Author: Aaron M. Tarone
The age of the blow fly is a useful forensic indicator for forensic entomologists as to the postmortem interval (PMI) in death investigations.
Estimates of fly age due to genetic variation, however, can vary considerably in their precision and can potentially impact forensic PMI timeline estimates. The purpose of this study was to expand knowledge of the genetic variations of the blow fly, with a goal of more precisely estimating PMI.
By conducting a selection experiment on development times of the blow fly, researchers were able to observe variances in development over tens of generations of selection. The results from this selection experiment were sequenced using next-generation sequencing technology to simultaneously develop reference genomes.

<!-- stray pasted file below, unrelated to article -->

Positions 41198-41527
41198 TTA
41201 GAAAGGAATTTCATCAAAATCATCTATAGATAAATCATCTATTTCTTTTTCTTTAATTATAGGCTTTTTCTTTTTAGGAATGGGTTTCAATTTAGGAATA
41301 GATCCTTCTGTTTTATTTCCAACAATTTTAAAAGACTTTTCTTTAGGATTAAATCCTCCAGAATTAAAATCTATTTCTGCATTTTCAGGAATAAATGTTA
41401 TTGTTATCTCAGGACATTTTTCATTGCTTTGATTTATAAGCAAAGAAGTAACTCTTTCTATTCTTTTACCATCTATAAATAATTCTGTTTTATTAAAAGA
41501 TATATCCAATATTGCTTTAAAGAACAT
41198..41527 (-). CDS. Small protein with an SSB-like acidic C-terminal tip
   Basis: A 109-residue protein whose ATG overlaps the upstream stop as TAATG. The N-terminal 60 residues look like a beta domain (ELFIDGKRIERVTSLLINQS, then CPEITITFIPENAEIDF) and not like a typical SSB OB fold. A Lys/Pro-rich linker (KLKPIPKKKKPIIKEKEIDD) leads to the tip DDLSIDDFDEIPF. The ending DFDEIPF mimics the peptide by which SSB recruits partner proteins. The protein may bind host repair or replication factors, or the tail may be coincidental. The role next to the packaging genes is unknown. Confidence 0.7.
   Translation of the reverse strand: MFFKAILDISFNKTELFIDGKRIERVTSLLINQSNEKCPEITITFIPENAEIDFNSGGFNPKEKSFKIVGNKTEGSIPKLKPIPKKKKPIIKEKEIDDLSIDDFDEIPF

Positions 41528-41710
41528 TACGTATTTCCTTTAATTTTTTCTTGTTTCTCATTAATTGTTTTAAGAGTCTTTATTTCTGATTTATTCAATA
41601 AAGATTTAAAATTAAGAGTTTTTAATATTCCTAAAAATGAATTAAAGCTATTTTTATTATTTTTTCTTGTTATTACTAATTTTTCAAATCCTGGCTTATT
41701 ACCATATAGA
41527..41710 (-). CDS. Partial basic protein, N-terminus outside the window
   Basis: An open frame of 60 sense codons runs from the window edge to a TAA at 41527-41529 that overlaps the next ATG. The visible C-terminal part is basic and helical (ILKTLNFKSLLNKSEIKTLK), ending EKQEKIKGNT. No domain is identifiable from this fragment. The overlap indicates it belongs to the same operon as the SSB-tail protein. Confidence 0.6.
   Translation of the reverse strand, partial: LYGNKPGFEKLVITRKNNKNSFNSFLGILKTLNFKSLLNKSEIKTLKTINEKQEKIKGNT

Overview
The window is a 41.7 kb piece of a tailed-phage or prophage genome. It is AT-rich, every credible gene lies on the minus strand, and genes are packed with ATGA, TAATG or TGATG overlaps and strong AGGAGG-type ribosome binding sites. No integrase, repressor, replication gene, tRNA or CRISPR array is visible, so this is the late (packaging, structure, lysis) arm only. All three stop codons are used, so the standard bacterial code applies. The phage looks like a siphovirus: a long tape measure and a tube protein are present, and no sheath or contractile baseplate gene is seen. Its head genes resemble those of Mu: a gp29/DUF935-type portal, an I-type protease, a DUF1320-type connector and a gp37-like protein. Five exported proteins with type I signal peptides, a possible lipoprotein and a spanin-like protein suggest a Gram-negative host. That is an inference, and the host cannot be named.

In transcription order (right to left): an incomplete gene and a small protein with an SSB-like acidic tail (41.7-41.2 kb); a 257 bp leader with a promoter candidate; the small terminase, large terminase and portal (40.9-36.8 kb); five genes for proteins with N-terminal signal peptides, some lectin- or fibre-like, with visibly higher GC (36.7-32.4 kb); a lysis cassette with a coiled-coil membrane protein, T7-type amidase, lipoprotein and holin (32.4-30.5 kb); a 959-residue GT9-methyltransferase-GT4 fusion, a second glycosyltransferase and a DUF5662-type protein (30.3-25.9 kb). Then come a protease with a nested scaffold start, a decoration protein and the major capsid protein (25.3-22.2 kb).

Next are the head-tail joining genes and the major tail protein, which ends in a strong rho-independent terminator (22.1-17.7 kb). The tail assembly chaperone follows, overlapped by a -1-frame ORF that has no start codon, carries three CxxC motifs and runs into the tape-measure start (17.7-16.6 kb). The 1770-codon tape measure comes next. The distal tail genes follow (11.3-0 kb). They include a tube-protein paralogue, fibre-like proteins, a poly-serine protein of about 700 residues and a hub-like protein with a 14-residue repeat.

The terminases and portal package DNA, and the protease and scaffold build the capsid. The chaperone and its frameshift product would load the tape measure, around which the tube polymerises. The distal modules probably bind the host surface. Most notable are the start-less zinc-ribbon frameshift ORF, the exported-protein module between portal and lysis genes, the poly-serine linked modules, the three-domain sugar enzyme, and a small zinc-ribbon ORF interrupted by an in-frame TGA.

The project found that that a wild genetic variation could potentially impact forensic PMI predictions. The author also provides an empirical estimate of such an impact.
The author hopes that the results of this project will enable researchers to pursue candidate genes that are markers of development time variation, developmental progress, and thermal exposure for usefulness in predicting blow fly age. Such candidates could be developed into components of phenotype prediction and age prediction kits.
The author notes that the analyses are preliminary and suggests that subsequent publications with the data presented in this report may differ from future publications based on the collection of additional data, changes in parameter settings, differences in statistical tests performed, or choices in algorithms applied to the data.